The level of economic development attained, the form of political organisations, and historical tradition’ are the main variables to define planning systems (Friedmann, 1967, 33 ) shape the evolution of national planning systems’.
Earlier events shape later ones or ‘History matters’, “social processes that exhibit positive feedback and thus generate branching patterns of historical development”(Sorensen, 2014). Path dependency happens when’ it is often easier or more cost effective to simply continue along an already set path than to create an entirely new one.’
Concept of ‘path dependence’ is that ‘once established some institutions tend to become increasingly difficult to change over time, and so small choices early on can have significant long-term impacts.’ when a particular policy helps to generate a political coalition that works towards the continuation of the policy. (Sorsen, 2014)
The longer the period of time, the more people will be invested in it, and the greater each individual’s incentive in ensuring it continues (positive feedback). ‘Important urban examples are restrictive residential zoning that is understood to protect property values, or greenbelts and green-space designation that guarantee landscape amenities. The longer such rules are in place, the more entrenched their status in many cases.’ (Sorensen,2014)
Claims of path dependence must provide other alternatives, and have the ability to explain the positive feedback impacts for continuity. An example of political and policy processes is’ identifying those who benefit from a particular institution, and who support continuation or will fight a change that will disadvantage them’. (Sorensen, 2014)
Alternatively, Path dependence is an organizing concept, a way to narrow conceptually the choice set and link decision through time. It is an appealing concept for understanding public policy development; it provides a label for the empirical observations and intuitions that policies, once established, can be difficult to change or reform. (kay,2005) the origins of path dependence lie in the social sciences and economics.(Booth, 2011)Path dependency is a useful way to understand why certain trajectories were preferred, also examine the possibility of policy transfer and making useful comparisons.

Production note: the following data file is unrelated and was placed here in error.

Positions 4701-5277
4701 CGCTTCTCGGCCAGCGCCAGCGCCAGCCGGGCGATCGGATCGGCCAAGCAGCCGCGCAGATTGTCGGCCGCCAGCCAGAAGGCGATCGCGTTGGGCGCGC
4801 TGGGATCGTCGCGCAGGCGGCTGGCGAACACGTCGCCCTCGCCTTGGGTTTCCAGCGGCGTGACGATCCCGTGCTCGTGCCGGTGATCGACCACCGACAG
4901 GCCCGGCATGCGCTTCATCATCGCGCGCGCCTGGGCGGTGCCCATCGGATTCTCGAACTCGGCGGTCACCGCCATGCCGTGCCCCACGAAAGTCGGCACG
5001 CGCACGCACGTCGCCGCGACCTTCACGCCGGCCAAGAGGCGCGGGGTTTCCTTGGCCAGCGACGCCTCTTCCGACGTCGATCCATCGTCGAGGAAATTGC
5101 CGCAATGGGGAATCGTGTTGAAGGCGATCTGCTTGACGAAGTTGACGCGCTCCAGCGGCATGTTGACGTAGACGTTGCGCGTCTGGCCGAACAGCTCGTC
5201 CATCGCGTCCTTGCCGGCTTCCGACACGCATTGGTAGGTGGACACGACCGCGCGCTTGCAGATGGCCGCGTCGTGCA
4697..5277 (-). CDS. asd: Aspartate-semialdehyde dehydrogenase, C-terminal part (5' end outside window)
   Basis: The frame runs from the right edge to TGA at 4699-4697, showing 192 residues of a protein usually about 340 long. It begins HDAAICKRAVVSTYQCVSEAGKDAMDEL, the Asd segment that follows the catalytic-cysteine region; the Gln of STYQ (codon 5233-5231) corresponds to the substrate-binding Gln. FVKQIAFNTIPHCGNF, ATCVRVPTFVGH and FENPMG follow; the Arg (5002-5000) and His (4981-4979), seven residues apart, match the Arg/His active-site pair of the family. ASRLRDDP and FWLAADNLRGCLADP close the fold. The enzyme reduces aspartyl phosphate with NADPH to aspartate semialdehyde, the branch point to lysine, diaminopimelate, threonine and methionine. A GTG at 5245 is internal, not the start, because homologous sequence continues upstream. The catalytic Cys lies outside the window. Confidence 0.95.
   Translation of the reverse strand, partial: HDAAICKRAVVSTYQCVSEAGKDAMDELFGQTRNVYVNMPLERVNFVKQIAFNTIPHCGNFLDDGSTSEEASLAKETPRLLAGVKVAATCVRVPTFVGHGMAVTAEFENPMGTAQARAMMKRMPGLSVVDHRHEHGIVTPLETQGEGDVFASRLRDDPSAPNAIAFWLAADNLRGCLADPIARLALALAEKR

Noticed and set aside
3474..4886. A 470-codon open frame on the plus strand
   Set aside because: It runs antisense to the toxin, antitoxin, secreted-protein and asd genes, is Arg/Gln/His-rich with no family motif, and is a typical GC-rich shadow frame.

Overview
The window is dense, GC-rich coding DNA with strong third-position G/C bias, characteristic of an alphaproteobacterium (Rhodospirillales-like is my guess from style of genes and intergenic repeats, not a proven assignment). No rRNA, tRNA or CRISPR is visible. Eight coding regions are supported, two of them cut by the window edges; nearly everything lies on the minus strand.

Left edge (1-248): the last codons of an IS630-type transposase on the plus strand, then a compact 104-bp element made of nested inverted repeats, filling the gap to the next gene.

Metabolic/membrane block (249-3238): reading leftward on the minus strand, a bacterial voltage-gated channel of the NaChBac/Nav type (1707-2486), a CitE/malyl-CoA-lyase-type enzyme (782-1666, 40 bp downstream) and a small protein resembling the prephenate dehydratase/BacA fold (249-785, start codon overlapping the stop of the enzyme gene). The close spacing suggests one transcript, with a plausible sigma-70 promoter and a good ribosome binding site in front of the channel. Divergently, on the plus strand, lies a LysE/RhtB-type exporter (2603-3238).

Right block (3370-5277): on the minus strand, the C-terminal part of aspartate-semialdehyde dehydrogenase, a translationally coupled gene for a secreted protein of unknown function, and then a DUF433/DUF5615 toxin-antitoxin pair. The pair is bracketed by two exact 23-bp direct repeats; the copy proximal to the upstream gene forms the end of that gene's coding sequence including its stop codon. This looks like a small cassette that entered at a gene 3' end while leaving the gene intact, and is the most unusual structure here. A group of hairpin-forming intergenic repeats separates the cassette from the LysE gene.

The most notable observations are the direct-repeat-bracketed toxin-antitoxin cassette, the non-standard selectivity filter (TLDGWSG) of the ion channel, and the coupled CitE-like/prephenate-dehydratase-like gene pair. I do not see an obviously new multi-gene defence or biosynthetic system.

‘Cities are dense collections of institutions’. Sorensen defines institutions as “collectively enforced expectations with respect to the creation, management, and use of urban space”. ‘collective enforcement’ refers primarily to the use of coercion by the state to enforce laws and bylaws, and recourse of private actors to the courts to enforce contracts.
Taylor shows an analytic distinction between formal and informal institutions, ideas and structures. For new institutionalists, formal organisational structures, laws and decision rules are distinguished from informal norms and conventions, and both are distinguished from ideas and macrostructural variables (Hall and Taylor, 1996; Hay, 2008; Pontusson, 1995). Historical institutionalism in political science and political economy tends to be polity-centred; the focus is on governing institutions and the formalised rules and informal conventions associated with them.
In many countries new planning systems were established, approaches were institutionalized in different ways in each country or city. Depending on factors such as their ‘stage of economic and technical development’, the division of power between local, state and central governments, constitutional protections and traditions of property rights, and type of urban system’ different countries and cities made quite varied institutional choices. (Soresen, 2014). Similarly, Taylor points out the notion of complementarity to provide an understanding of ‘policy diffusion and institutional transplantation’, he states that not all forms and practices are possible in all contexts. Taylor(2013, p.692) mentions an example of ‘Increasing returns’ or ‘positive feedback’ is the institutionalisation of the welfare state. “As it was not simply the product of changing political attitudes or cultures. The beneficiaries of welfare state policies have not only defended particular institutions and policies at the ballot box and in the streets, but they also represent a reorientation of societal norms and attitudes in relation to state intervention.”